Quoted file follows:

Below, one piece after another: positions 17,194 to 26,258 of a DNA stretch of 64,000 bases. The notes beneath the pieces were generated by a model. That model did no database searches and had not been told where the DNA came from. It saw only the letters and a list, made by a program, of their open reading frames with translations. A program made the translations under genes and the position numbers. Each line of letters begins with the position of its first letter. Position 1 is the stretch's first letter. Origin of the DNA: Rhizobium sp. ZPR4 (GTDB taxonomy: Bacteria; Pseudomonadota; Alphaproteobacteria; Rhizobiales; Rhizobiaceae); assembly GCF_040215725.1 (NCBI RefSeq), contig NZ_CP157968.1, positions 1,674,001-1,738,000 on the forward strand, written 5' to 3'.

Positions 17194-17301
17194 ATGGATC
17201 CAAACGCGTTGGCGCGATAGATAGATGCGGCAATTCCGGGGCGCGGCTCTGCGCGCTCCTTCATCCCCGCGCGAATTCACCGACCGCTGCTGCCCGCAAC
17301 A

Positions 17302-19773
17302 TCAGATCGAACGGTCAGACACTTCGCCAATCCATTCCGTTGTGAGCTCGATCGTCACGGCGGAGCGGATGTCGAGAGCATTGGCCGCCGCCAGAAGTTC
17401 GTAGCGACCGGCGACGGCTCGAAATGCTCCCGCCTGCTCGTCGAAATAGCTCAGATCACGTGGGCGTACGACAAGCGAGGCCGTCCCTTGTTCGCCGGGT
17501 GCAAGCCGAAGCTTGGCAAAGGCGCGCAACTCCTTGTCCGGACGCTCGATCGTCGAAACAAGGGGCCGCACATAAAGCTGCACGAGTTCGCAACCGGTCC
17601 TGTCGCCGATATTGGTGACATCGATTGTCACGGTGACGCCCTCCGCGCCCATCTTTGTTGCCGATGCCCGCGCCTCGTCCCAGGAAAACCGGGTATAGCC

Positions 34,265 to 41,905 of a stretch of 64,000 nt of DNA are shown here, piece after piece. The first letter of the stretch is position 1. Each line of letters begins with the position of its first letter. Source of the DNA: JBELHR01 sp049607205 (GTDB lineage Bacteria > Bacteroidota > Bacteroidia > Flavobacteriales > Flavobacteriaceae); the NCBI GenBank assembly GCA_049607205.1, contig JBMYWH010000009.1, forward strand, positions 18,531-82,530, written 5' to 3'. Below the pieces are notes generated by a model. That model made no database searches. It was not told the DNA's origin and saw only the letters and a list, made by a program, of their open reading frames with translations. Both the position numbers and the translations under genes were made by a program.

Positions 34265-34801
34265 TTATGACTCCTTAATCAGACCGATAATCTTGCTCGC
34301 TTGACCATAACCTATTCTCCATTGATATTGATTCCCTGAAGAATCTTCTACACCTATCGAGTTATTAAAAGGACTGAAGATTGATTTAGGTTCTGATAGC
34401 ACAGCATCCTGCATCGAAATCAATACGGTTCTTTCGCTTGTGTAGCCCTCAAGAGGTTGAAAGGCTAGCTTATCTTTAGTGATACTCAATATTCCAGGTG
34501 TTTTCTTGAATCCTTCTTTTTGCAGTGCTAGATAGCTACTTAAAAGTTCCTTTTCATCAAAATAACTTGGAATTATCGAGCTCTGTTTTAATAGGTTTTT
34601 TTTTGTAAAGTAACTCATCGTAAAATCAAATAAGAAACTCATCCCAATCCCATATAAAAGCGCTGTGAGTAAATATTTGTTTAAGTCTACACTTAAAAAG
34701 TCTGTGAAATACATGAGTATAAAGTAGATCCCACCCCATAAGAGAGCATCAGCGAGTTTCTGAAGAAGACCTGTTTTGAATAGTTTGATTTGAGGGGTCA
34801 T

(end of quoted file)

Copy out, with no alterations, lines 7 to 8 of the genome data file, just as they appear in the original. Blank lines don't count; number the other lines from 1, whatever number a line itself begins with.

17302 TCAGATCGAACGGTCAGACACTTCGCCAATCCATTCCGTTGTGAGCTCGATCGTCACGGCGGAGCGGATGTCGAGAGCATTGGCCGCCGCCAGAAGTTC
17401 GTAGCGACCGGCGACGGCTCGAAATGCTCCCGCCTGCTCGTCGAAATAGCTCAGATCACGTGGGCGTACGACAAGCGAGGCCGTCCCTTGTTCGCCGGGT